Many parents in Family Court or Supreme Court matrimonial cases ask for “shared custody,” or equal time with their children. Until recently, the response was consistent: “Children need one place to call home” or “Children need stability.” However, more courts are now approving “shared custody” arrangements. This article will discuss: (1) what shared custody looks like, (2) when it is appropriate, and (3) how it affects child support.
II. What does a “shared custody” schedule look like?
When people come to my office asking for equal time, they often ask to alternate weeks:
One week with the mother, one week with the father. However, most people do not like this schedule in reality, because it means that each parent has to go every other week without seeing the children at all. In most “shared custody” arrangements, each parent has two weekdays apiece, plus alternating weekends. For example:
Week one: Monday (Father), Tuesday (Father), Wednesday (Mother), Thursday (Mother), Friday (Father), Saturday (Father), Sunday (Father.)
Week two: Monday (Father), Tuesday (Father), Wednesday (Mother), Thursday (Mother), Friday (Mother), Saturday (Mother), Sunday (Mother.) When the parents alternate Friday to Monday, and each parent gets two weekdays, the result is a shared custody schedule.
III. When is shared custody appropriate?
Parents with shared custody have to: (1) communicate, and (2) live reasonably close to each other. When children go from one parent’s home to the other’s during the week, the parents have to communicate frequently. For example, if one of the children has a school project, the child will begin the project at one home, and finish it at the other, thus requiring the parents to talk to each other about it. Therefore, if one parent is afraid of the other, or if the parents cannot have a conversation without cursing at each other, then shared custody is impractical.
In contrast, if the parents can talk to each other civilly for purposes of co-parenting, then shared custody may be a feasible option. Simple logistics require that parents with shared custody live relatively close to each other. Each parent will be responsible for transporting the children to the same set of schools twice per week. If it is impossible for one parent to take the children to school twice per week, then shared custody is not possible.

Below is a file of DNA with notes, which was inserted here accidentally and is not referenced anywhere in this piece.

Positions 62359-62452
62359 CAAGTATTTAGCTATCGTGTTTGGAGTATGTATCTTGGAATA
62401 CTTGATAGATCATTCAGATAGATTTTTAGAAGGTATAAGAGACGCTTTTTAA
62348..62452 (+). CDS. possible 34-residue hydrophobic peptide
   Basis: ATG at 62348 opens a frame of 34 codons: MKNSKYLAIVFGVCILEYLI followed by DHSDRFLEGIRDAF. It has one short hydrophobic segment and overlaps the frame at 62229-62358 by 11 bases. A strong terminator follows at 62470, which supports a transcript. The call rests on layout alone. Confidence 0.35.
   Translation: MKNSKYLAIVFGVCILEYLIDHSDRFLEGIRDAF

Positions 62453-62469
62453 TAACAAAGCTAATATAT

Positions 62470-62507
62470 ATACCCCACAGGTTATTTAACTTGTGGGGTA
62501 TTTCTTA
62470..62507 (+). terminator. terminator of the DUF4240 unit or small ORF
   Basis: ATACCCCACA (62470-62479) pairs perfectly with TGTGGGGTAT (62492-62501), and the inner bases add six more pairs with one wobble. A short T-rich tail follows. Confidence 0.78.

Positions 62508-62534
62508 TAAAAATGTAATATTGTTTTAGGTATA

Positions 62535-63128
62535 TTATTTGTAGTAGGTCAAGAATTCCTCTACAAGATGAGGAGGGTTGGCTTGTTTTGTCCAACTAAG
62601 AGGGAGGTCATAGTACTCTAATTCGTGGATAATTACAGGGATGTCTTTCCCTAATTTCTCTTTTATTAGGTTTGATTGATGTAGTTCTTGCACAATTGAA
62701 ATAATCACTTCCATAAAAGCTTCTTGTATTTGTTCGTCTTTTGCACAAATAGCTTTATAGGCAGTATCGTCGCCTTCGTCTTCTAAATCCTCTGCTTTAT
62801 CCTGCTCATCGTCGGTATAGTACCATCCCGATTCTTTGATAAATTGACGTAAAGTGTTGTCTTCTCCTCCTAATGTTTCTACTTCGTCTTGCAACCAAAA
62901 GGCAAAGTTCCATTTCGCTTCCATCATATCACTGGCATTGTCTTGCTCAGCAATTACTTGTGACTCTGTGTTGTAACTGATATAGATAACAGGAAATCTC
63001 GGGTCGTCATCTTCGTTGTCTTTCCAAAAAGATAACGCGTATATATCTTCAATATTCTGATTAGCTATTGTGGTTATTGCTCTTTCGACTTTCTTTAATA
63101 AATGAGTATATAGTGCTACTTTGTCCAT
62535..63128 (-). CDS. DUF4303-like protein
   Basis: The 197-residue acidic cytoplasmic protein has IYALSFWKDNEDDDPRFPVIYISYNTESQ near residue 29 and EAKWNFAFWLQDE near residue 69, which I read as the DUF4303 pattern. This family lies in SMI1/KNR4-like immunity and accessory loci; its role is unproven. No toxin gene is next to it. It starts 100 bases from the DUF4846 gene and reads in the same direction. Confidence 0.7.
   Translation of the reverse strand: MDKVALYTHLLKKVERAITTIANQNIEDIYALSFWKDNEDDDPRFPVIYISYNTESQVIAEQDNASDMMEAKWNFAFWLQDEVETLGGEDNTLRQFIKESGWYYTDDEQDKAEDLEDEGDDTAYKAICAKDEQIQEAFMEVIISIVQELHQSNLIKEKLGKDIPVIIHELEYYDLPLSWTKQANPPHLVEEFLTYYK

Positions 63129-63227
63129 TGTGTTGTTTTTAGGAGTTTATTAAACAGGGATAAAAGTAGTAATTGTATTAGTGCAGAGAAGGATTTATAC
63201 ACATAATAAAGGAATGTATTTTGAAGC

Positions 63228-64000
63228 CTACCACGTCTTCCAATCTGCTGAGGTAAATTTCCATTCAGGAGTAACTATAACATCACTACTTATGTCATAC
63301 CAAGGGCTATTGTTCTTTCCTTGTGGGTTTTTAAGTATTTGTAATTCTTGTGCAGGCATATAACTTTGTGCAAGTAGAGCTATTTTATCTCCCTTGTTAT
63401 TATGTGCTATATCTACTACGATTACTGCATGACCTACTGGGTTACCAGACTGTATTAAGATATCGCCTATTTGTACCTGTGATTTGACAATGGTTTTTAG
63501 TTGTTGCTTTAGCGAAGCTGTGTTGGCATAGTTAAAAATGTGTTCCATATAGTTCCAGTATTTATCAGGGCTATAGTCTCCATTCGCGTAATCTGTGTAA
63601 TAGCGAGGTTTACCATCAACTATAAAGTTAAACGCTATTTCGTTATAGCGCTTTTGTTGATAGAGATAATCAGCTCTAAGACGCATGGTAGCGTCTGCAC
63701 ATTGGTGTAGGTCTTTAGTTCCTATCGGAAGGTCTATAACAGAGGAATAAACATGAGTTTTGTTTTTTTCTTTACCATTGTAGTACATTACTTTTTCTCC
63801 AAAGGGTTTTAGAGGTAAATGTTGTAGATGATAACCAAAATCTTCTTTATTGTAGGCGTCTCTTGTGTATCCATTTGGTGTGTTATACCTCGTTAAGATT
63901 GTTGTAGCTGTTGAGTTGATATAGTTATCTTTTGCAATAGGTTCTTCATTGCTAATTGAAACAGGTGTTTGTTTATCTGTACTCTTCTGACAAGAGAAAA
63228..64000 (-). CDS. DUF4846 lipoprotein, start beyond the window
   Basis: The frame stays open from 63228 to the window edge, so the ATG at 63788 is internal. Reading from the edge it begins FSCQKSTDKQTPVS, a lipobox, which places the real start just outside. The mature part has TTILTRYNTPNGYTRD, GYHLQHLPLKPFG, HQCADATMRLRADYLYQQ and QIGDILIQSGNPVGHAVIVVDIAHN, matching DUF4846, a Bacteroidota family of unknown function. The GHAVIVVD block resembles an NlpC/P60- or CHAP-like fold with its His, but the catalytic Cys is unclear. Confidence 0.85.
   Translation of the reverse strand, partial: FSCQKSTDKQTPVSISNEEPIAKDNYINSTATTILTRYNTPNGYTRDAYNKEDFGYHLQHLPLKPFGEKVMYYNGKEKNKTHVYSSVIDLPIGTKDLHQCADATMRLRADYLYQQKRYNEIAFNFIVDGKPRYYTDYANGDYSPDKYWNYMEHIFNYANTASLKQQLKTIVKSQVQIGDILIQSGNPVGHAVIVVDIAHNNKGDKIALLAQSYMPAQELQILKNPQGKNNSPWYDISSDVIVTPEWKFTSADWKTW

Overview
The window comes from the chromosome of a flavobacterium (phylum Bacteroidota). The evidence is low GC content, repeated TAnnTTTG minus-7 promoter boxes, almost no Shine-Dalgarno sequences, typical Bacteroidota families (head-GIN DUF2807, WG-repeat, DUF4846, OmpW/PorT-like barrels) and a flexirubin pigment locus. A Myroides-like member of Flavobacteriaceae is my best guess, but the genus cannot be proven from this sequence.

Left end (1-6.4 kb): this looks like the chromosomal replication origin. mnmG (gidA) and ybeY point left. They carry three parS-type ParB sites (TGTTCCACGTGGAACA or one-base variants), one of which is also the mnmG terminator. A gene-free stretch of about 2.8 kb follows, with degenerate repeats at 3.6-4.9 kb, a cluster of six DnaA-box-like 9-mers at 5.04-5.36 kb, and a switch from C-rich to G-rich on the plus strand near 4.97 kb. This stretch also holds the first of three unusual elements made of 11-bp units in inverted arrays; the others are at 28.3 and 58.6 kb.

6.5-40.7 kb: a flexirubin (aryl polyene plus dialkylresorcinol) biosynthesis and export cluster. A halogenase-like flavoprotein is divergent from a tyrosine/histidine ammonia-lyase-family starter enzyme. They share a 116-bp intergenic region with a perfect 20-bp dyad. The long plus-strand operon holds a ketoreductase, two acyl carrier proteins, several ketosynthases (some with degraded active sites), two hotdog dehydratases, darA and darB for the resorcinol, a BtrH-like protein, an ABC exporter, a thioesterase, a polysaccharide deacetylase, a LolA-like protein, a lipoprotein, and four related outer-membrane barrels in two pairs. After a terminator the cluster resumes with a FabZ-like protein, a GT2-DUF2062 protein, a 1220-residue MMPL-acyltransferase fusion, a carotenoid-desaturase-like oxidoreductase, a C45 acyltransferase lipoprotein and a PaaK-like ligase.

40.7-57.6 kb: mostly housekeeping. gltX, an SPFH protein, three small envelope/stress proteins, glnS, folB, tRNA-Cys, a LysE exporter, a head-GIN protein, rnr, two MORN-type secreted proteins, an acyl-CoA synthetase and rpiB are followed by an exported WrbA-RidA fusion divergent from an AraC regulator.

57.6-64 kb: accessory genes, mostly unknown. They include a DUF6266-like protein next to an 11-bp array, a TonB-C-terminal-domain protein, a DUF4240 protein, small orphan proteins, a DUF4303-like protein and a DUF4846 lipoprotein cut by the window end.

IV. How does shared custody affect child support?
Many people assume that there is no child support if the parents share custody. This is incorrect. In Bast v. Rossoff, 91 N.Y.2d 723 (1998), the Court of Appeals found that the Child Support Standards Act applies to shared custody arrangements. In effect, this means that where the parents share custody, the spouse who earns more money pays child support. However, many people will shared custody can argue that they should pay less in child support than they would have to if they only had parenting time on alternating weekends.
The Family Court Act states that in determining an order of child support, the Court can consider “expenses incurred by the non-custodial parent in extended visitation provided that the custodial parent’s expenses are substantially reduced as a result thereof,” so long as the child is not on public assistance. N.Y. Family Court Act §413(1)(f)(9)(ii). In other words, if one parent spends so much time with the children that it reduces the expenses of the other parent, then child support can be reduced so long as the child is not on a public assistance budget. However, this decision is within the Court’s discretion, meaning that the Court generally has the ability to do whatever it determines is best for the children.
Shared custody has many benefits. It can allow the children to grow up equally bonded to both parents, and it allows each parent to avoid being “labeled,” to both the children and to society, as the “non-custodial parent.” At the same time, parents seeking shared custody have to ensure that such an arrangement is practical. More importantly, it cannot be used to avoid child support. Like every application made during custody proceedings, a request for shared custody should only be made if it is truly in the children’s best interests.